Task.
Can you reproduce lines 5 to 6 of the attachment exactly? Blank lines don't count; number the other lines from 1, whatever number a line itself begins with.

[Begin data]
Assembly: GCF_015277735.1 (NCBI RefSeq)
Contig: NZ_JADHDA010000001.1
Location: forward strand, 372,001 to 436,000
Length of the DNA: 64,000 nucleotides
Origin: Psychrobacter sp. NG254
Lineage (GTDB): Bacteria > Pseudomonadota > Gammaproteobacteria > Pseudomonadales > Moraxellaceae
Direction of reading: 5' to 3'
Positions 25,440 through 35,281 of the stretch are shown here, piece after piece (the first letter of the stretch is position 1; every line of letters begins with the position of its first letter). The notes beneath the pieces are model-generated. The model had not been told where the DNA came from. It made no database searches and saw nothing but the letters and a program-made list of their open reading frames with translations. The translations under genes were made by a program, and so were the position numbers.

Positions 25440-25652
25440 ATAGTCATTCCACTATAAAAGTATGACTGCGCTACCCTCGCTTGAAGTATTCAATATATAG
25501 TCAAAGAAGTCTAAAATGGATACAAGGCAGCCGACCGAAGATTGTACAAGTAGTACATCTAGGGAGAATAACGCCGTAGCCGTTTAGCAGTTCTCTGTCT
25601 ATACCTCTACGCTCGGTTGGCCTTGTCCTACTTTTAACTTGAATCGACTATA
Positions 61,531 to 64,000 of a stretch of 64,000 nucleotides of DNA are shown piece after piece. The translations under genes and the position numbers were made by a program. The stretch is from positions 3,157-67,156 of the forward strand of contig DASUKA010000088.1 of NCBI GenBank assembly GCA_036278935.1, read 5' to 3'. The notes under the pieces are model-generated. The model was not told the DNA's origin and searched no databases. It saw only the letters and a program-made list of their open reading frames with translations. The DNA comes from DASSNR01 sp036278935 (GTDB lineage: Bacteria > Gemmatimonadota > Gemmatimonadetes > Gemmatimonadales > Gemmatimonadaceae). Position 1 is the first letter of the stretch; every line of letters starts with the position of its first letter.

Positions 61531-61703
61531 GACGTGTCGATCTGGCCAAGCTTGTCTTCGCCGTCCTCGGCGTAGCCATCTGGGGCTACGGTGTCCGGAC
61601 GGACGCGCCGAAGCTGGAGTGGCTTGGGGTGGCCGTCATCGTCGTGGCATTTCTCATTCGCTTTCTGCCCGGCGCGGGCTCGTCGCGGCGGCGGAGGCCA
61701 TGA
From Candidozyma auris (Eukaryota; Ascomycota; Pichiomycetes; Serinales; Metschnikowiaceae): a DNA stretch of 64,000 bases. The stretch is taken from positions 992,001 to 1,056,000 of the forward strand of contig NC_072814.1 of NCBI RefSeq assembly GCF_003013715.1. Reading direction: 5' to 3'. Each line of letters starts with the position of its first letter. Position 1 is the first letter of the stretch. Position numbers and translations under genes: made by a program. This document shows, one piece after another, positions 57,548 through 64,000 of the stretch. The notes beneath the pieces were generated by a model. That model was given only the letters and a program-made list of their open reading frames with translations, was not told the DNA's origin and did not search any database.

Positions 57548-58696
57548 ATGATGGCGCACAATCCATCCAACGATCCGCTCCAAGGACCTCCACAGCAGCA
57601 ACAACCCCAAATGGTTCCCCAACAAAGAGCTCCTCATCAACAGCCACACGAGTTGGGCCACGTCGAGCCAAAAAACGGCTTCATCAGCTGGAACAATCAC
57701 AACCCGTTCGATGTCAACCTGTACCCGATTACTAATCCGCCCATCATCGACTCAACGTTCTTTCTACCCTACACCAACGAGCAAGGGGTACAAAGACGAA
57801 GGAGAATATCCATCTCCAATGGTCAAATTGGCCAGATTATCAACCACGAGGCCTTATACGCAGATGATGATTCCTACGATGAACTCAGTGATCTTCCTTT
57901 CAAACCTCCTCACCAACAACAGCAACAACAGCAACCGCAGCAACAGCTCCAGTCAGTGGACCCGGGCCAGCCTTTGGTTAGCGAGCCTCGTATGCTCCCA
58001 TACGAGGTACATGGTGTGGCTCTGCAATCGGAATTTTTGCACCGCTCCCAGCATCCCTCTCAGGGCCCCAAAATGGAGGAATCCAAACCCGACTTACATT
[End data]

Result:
Origin: Psychrobacter sp. NG254
Lineage (GTDB): Bacteria > Pseudomonadota > Gammaproteobacteria > Pseudomonadales > Moraxellaceae